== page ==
In the Margins of Decaf and Decay

Just started a short solo tour yesterday in Sioux City, Iowa. Never been here before. Last night's show was a great success - a private party in the Morningside neighborhood at the gorgeous Latham Park. Today, on my day off, I've had a chance to see the city a little bit, although mainly through a bug-splattered windshield. My quick analysis is this: Sioux City offers a subtle and encroaching beauty through all of its sprawl and urban neglect. For every building that appears to have been a prop in an apocalyptic super hero film, there are stalks of beauty poking up throughout the city like a flower among the thistles. I am no expert - no expert on anything; especially on places where I have known for less than 48 hours.. but I have traveled through close to 100 US cities over the last decade and have made a mental flat file of oversized impressions. This is a quiet city. Not sleepy. Not apathetic. It is a place where people are people and care deeply about what matters most to them. Family. Friends. Hard work. 

Camped last night at a State Park on the outskirts of town. Setting up a tent is fun and easy! First time camping alone in all my years. It's actually not as freaky as the movies will make you think. Aside from the robed dude standing 75ft away in the bushes, nothing of note to mention.. What I forget about camping, since I rarely enjoy the outdoors, is how fucking hard the earth is. Dirt and rocks covered with a trodden layer of thin grass equals a sleep number bed of negative 100. Definitely a step up from concrete and broken glass. Yes, I have a coleman self-inflating sleeping pad, so I will only have to imagine what my body would have felt like were it straight ground beneath me last night. Maybe I have weak bones (despite a broken arm in HS, I'm probably dead average).. Or a weak psyche (won't rule that one out) but I commend the outdoorsy type. I used to think that I was one, that I love the outdoors. But during my 7.5 mile hike today I noticed everyone else on the trail were wearing activity-specific clothing; loose fitting t's, hybrid cargo-athletic fashion shorts while I greeted my trail-neighbors in a black v-neck t-shirt and grey skinny jeans with the cuffs rolled up. At least my White-Walker-blue Nike Free's (they are as blue as the evil glowing eyes of the Night King in GOT) gave me a sliver of cred. Whatever.. the path to being outdoorsy doesn't give a shit about pants or shoes. Neither do Mosquitoes.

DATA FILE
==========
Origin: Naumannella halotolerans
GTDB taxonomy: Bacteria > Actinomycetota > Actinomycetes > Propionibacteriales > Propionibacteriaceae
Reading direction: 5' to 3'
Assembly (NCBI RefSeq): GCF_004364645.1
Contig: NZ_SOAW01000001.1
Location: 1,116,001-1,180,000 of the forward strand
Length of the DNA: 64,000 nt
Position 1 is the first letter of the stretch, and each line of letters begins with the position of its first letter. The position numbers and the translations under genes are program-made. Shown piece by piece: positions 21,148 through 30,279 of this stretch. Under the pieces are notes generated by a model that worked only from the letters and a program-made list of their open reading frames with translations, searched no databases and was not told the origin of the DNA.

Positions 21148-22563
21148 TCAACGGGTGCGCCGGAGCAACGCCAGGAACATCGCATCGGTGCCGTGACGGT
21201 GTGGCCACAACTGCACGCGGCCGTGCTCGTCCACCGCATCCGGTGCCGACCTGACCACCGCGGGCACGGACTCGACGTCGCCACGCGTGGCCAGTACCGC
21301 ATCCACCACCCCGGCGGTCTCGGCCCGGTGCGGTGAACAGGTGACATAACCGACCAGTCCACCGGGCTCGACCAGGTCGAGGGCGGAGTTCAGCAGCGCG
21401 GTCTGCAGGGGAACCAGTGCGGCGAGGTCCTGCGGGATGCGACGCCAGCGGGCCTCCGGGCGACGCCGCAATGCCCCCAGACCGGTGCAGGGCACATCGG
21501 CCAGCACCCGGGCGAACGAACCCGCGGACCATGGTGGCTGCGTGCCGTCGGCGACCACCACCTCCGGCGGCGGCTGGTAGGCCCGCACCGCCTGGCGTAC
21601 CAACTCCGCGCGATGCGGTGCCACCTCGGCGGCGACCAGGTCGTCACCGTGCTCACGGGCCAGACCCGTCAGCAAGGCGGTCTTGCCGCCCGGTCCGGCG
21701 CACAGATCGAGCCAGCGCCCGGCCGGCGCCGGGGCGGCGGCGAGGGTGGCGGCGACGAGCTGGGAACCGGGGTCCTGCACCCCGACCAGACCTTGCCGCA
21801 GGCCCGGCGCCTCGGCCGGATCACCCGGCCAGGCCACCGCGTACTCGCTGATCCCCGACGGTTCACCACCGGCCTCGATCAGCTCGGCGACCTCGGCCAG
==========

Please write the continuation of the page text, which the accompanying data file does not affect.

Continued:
I'm looking forward to one more night in the tent, free from external distractions. No cell phone service. No lights. No sirens or traffic to interrupt sleep. Just the incessant progressions from nature's nightlife symphony. There is one spectacularly persistent bird that trills through the same 6-note melody from dusk to dawn. When something is on a loop, I fine my perception of time shifts. I couldn't tell how long I slept last night; Fifteen minutes? Three hours? Eight hours? I was awaken at 5:15am, by the early light of morning navigating the canopy of trees illuminating the envelope of my tent as a soft glowing 10-watt light bulb. The tungsten wire of me, my sleeping bag and alleged sleeping pad had no choice but to be up, and drive into the city in search of breakfast.

I found breakfast this morning at a place called The Madonna Rose Cafe. It was named after the proprietor's mother, and there are mementos in her honor all throughout the interior. It is one of those restaurants where you order a coffee (currently, decaf, in my case) and the server brings you a whole pot for yourself; where the portions are always a little bit too big and the prices a little bit too low; where ketchup tastes good on everything and the checks are hand-written and signed in cursive with a name like Flo or Alice. Tomorrow, I'm assuming the morning will find me at a similarly early hour - after all, how much does one acclimate to a place / pace-of-life in 48 hours? I don't sleep through foreign birdsong. While I'm a self-professed-non-expert, my intuition tells me this town is filled with these sorts of mundane yet magical breakfast places that I can't help but love. Because when you're alone in a town, sometimes you still want to be among family and friends, even if they aren't your own.


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